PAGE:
Ex vivo transcriptional profiling reveals a common set of genes important for the adaptation of Pseudomonas aeruginosa to chronically infected host sites.

2.50
Hdl Handle:
http://hdl.handle.net/10033/279512
Title:
Ex vivo transcriptional profiling reveals a common set of genes important for the adaptation of Pseudomonas aeruginosa to chronically infected host sites.
Authors:
Bielecki, Piotr; Komor, Uliana; Bielecka, Agata; Müsken, Mathias; Puchałka, Jacek; Pletz, Mathias W; Ballmann, Manfred; Martins dos Santos, Vítor A P; Weiss, Siegfried; Häussler, Susanne; Bielecki, Piotr; Komor, Uliana; Bielecka, Agata; Müsken, Mathias; Puchałka, Jacek; Pletz, Mathias W; Ballmann, Manfred; Martins dos Santos, Vítor A P; Weiss, Siegfried; Häussler, Susanne
Abstract:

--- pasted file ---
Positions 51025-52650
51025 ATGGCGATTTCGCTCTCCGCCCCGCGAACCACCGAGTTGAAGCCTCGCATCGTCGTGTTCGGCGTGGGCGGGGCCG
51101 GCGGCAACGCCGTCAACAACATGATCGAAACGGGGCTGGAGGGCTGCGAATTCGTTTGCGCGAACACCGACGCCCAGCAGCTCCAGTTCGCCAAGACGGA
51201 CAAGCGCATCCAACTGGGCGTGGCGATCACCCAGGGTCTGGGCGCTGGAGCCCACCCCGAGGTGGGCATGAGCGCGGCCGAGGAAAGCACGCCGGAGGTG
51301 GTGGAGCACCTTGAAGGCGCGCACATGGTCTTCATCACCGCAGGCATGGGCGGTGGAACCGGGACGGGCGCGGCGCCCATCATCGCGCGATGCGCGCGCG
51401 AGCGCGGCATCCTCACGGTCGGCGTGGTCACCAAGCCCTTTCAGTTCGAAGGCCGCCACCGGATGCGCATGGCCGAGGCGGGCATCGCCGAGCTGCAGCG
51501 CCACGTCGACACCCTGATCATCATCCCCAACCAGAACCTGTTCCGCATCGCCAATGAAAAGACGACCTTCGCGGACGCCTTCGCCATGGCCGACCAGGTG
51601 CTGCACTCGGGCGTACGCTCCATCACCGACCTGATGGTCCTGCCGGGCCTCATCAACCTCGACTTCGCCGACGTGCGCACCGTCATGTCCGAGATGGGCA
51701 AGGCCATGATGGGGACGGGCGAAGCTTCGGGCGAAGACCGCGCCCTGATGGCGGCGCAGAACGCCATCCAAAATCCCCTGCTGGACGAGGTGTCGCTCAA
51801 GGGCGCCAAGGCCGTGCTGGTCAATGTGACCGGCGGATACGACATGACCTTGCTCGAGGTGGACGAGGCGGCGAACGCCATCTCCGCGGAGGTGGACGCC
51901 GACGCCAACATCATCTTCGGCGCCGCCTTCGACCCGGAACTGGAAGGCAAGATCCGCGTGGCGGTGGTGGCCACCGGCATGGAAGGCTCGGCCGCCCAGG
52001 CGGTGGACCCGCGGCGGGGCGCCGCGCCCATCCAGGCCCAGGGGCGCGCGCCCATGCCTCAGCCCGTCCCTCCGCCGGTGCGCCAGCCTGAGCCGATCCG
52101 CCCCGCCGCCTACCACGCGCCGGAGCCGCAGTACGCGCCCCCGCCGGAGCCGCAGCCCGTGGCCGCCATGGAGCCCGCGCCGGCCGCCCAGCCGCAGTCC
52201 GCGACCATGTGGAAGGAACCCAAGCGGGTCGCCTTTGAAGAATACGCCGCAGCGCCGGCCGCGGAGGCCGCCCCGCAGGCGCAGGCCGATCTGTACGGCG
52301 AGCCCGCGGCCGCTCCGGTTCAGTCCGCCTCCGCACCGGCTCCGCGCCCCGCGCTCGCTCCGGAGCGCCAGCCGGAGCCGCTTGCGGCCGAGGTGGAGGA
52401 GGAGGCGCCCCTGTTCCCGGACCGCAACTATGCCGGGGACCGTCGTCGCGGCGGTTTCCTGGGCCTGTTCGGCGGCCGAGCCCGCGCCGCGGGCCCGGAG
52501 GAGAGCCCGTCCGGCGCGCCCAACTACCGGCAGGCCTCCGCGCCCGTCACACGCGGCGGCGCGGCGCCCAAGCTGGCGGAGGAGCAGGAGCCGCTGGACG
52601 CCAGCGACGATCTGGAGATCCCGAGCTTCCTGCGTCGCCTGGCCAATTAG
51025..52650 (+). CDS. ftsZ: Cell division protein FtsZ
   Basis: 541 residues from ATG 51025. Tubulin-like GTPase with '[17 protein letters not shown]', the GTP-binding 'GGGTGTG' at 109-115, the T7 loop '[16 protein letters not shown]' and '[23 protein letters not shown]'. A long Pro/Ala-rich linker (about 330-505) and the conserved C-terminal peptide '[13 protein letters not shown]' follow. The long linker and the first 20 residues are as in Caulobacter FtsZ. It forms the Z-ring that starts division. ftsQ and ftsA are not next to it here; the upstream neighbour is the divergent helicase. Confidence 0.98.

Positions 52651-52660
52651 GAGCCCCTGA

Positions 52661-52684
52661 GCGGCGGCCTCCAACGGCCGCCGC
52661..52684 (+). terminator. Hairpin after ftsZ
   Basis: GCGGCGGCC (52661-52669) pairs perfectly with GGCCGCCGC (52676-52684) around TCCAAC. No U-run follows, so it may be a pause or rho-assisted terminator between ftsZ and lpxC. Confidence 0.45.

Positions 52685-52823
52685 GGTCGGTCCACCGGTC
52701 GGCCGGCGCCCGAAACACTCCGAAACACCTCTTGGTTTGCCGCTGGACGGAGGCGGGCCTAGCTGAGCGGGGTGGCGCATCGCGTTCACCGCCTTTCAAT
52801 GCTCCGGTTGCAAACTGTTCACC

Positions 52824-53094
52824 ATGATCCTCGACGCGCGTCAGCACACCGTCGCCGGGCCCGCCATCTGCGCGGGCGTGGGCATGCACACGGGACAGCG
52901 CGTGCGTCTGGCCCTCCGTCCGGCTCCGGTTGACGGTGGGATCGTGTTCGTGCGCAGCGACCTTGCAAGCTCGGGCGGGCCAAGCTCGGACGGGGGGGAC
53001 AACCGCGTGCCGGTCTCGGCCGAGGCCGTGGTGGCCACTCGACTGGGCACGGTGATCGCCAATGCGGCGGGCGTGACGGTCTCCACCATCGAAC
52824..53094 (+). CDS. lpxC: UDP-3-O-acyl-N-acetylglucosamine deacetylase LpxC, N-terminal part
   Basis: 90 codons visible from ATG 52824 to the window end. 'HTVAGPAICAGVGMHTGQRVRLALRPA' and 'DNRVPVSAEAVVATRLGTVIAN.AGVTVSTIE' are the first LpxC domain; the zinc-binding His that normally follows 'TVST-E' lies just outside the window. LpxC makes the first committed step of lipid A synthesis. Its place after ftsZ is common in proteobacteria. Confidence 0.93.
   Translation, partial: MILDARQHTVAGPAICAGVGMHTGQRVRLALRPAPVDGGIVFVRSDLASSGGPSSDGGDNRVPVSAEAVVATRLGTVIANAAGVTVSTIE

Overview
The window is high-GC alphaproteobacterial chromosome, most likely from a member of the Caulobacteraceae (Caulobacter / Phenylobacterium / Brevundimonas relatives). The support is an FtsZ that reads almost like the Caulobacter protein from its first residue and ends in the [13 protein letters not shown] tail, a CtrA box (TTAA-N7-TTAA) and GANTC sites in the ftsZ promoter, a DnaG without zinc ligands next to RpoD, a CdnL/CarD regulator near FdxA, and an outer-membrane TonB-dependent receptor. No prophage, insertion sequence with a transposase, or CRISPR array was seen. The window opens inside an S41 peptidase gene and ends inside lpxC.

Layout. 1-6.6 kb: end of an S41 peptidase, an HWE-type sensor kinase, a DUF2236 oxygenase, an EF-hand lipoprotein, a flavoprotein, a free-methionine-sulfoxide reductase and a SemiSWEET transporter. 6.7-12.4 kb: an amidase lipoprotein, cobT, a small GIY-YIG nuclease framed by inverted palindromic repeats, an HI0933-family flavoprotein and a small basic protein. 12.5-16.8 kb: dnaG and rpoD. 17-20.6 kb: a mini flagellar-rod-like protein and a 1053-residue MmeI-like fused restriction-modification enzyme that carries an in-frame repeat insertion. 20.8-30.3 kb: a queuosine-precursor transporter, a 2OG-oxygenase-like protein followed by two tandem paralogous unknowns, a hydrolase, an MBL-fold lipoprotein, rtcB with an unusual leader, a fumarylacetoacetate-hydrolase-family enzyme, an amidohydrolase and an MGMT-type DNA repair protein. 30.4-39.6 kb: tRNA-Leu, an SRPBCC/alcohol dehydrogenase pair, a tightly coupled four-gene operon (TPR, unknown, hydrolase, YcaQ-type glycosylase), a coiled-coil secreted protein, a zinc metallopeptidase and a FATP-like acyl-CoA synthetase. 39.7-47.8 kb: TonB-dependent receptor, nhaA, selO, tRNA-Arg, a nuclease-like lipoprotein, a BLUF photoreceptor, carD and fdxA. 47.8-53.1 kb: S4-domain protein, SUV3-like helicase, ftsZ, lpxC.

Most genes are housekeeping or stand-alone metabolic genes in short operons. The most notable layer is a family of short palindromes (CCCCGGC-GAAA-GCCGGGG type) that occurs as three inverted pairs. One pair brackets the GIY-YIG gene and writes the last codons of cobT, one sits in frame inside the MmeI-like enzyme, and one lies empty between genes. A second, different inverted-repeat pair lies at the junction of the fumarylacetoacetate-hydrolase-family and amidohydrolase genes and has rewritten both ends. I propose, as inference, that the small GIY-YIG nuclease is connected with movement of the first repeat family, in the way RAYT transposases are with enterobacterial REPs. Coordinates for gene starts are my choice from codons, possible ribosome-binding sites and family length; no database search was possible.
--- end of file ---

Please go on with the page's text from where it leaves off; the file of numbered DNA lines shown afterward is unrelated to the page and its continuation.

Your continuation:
The opportunistic bacterium Pseudomonas aeruginosa is a major nosocomial pathogen causing both devastating acute and chronic persistent infections. During the course of an infection, P.  aeruginosa rapidly adapts to the specific conditions within the host. In the present study, we aimed at the identification of genes that are highly expressed during biofilm infections such as in chronically infected lungs of patients with cystic fibrosis (CF), burn wounds and subcutaneous mouse tumours. We found a common subset of differentially regulated genes in all three in vivo habitats and evaluated whether their inactivation impacts on the bacterial capability to form biofilms in vitro and to establish biofilm-associated infections in a murine model. Additive effects on biofilm formation and host colonization were discovered by the combined inactivation of several highly expressed genes. However, even combined inactivation was not sufficient to abolish the establishment of an infection completely. These findings can be interpreted as evidence that either redundant traits encode functions that are essential for in vivo survival and chronic biofilm infections and/or bacterial adaptation is considerably achieved independently of transcription levels. Supplemental screens, will have to be applied in order to identify the minimal set of key genes essential for the establishment of chronic infectious diseases.; The opportunistic bacterium Pseudomonas aeruginosa is a major nosocomial pathogen causing both devastating acute and chronic persistent infections. During the course of an infection, P.  aeruginosa rapidly adapts to the specific conditions within the host. In the present study, we aimed at the identification of genes that are highly expressed during biofilm infections such as in chronically infected lungs of patients with cystic fibrosis (CF), burn wounds and subcutaneous mouse tumours. We found a common subset of differentially regulated genes in all three in vivo habitats and evaluated whether their inactivation impacts on the bacterial capability to form biofilms in vitro and to establish biofilm-associated infections in a murine model. Additive effects on biofilm formation and host colonization were discovered by the combined inactivation of several highly expressed genes. However, even combined inactivation was not sufficient to abolish the establishment of an infection completely. These findings can be interpreted as evidence that either redundant traits encode functions that are essential for in vivo survival and chronic biofilm infections and/or bacterial adaptation is considerably achieved independently of transcription levels. Supplemental screens, will have to be applied in order to identify the minimal set of key genes essential for the establishment of chronic infectious diseases.